Take the 2-minute tour ×
Stack Overflow is a question and answer site for professional and enthusiast programmers. It's 100% free.

I am a parsing a file into a sqlite database that contains dates in the YYYY-MM-DD format. I want to store the entries into sqlite in such a way that I can sort the entries by date (strings not cutting it). What is the normal protocol for storing and ordering dates in sqlite? Should convert the dates into a number. Is there a way to convert YYYY-MM-DD dates into timestamps?

share|improve this question
    
What do you mean by "strings not cutting it"? –  Jon Skeet Feb 23 '12 at 7:07

2 Answers 2

up vote 0 down vote accepted

If You want to Current TimeStamp then use

SELECT strftime('%s','now'); 

If You want toYYYY-MM-DD date TimeStamp then use

SELECT strftime('%s','YYYY-MM-DD'); 

where %s=seconds since 1970-01-01

share|improve this answer

SQLite supports "DATE" in table creation. (More about that later.)

CREATE TABLE test (dt DATE PRIMARY KEY);
INSERT INTO "test" VALUES('2012-01-01');
INSERT INTO "test" VALUES('2012-01-02');
INSERT INTO "test" VALUES('2012-01-03');

SELECT dt FROM test ORDER BY dt;
2012-01-01
2012-01-02
2012-01-03

Values in the form yyyy-mm-dd sort correctly as either a string or a date. That's one reason yyyy-mm-dd is an international standard.

But SQLite doesn't use data types in the way most database workers expect it. Data storage is based on storage classes instead. For example, SQLite allows this.

INSERT INTO test VALUES ('Oh, bugger.');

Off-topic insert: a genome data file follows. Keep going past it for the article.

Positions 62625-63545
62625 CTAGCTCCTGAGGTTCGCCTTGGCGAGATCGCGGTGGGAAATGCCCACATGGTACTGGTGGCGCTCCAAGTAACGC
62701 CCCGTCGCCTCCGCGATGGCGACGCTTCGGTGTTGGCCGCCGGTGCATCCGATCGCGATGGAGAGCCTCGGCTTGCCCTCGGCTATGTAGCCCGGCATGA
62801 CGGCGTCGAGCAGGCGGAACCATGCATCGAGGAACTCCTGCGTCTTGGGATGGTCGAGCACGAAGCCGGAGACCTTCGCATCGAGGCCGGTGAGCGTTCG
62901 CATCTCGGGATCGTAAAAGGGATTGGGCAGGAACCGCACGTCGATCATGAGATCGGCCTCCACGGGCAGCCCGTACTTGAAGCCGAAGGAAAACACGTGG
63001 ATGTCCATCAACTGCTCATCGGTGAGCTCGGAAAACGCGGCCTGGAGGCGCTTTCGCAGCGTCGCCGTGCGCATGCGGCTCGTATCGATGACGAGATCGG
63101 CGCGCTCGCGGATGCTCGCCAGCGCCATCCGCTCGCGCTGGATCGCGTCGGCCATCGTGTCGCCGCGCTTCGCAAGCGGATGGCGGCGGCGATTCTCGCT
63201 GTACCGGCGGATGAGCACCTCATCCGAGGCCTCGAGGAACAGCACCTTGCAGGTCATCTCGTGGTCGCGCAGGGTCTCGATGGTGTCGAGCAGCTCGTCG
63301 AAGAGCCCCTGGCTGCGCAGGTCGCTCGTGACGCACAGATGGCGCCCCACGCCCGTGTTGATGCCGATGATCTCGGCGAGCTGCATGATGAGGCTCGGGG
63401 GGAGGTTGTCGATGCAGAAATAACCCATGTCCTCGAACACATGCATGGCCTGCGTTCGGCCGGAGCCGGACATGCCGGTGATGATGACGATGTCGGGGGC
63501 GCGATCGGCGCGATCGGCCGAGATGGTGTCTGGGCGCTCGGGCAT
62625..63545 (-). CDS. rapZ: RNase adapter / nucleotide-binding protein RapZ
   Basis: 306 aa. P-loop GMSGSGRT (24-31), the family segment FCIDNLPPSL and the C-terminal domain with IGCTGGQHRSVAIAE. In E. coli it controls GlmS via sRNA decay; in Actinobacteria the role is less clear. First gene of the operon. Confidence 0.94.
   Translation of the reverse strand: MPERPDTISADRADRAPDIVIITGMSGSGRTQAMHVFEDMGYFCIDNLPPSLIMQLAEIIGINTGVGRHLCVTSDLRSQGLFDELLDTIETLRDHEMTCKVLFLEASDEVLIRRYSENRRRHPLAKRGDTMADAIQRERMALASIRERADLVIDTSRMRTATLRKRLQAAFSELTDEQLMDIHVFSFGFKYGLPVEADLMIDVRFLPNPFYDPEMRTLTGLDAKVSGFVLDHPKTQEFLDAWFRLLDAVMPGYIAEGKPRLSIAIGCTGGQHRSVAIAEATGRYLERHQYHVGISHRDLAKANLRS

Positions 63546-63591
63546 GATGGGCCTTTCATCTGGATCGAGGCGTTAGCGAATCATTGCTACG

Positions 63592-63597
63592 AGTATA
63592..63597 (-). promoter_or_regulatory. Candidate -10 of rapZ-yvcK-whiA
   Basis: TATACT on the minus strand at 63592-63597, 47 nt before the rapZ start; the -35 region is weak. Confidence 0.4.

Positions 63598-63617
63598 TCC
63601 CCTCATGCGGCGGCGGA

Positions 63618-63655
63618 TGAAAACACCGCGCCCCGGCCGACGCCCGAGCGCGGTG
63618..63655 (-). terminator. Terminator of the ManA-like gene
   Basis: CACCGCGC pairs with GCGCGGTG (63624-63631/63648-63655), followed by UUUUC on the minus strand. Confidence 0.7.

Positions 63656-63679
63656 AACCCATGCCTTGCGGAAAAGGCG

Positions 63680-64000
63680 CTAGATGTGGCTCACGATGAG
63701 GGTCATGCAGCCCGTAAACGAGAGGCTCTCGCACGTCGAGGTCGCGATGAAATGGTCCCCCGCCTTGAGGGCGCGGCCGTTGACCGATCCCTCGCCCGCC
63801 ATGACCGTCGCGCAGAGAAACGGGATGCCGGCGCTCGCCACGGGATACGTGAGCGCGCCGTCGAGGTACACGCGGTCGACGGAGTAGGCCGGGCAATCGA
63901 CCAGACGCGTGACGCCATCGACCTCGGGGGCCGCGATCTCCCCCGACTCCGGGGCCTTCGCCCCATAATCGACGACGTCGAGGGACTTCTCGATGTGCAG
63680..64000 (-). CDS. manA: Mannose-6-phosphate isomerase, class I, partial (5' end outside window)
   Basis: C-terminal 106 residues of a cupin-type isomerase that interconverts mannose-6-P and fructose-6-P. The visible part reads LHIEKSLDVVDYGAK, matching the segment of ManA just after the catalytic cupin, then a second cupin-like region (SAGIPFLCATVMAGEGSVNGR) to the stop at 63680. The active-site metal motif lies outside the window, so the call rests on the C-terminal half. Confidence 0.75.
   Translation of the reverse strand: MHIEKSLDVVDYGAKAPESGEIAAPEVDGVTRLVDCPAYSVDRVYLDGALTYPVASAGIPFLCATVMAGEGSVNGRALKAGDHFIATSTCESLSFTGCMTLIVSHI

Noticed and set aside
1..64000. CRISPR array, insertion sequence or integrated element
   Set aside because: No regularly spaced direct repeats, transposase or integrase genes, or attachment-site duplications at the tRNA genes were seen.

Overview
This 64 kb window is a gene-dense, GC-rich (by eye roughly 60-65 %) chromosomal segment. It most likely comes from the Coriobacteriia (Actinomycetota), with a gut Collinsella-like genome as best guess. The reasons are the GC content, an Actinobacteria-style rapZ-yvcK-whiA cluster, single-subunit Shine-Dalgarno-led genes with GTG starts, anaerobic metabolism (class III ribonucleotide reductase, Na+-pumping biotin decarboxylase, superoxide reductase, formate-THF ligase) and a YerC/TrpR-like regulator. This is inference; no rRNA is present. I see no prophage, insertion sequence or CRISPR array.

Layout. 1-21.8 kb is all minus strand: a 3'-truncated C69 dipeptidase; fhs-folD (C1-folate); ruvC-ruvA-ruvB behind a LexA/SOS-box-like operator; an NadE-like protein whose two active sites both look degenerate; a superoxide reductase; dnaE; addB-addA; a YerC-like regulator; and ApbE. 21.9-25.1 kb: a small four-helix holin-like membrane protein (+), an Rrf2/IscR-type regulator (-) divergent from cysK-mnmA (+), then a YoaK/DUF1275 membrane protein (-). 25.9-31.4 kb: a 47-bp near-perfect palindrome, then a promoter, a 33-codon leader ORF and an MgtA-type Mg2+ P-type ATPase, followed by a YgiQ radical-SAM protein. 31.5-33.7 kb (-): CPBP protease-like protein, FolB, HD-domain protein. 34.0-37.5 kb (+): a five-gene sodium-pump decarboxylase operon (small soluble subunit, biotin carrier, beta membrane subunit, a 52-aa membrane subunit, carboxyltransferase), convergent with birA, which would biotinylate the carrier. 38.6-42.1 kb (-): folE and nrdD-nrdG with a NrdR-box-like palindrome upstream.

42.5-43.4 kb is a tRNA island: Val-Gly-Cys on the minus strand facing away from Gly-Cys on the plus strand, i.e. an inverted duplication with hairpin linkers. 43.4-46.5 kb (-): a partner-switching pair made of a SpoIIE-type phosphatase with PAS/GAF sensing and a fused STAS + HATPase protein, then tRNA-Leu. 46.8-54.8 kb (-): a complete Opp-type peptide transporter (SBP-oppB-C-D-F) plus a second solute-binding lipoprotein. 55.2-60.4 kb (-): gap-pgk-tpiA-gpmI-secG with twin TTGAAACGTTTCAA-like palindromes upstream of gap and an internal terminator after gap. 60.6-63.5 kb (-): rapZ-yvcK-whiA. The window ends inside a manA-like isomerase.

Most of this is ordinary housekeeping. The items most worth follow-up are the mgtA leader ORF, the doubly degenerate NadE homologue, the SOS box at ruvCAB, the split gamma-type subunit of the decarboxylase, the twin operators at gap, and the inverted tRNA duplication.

SELECT * FROM test ORDER BY dt;
2012-01-01
2012-01-02
2012-01-03
Oh, bugger.

It also allows different date "formats" (actually, values) in a single column. Its behavior is quite unlike standard SQL engines.

INSERT INTO test VALUES ('01/02/2012');
SELECT * FROM test ORDER BY dt;
01/02/2012
2012-01-01
2012-01-02
2012-01-03
Oh, bugger.

You don't have to do anything special to store a timestamp in a date column. (Although I'd rather see you declare the column as timestamp, myself.)

INSERT INTO test VALUES ('2012-01-01 11:00:00');
SELECT * FROM test ORDER BY dt;
2012-01-01
2012-01-01 11:00:00
2012-01-02
2012-01-03
Oh, bugger.

SQLite will try to do the Right Thing as long as you feed consistent data into it. And it will sort dates correctly if you use the standard format.

share|improve this answer

Your Answer

 
discard

By posting your answer, you agree to the privacy policy and terms of service.

Not the answer you're looking for? Browse other questions tagged or ask your own question.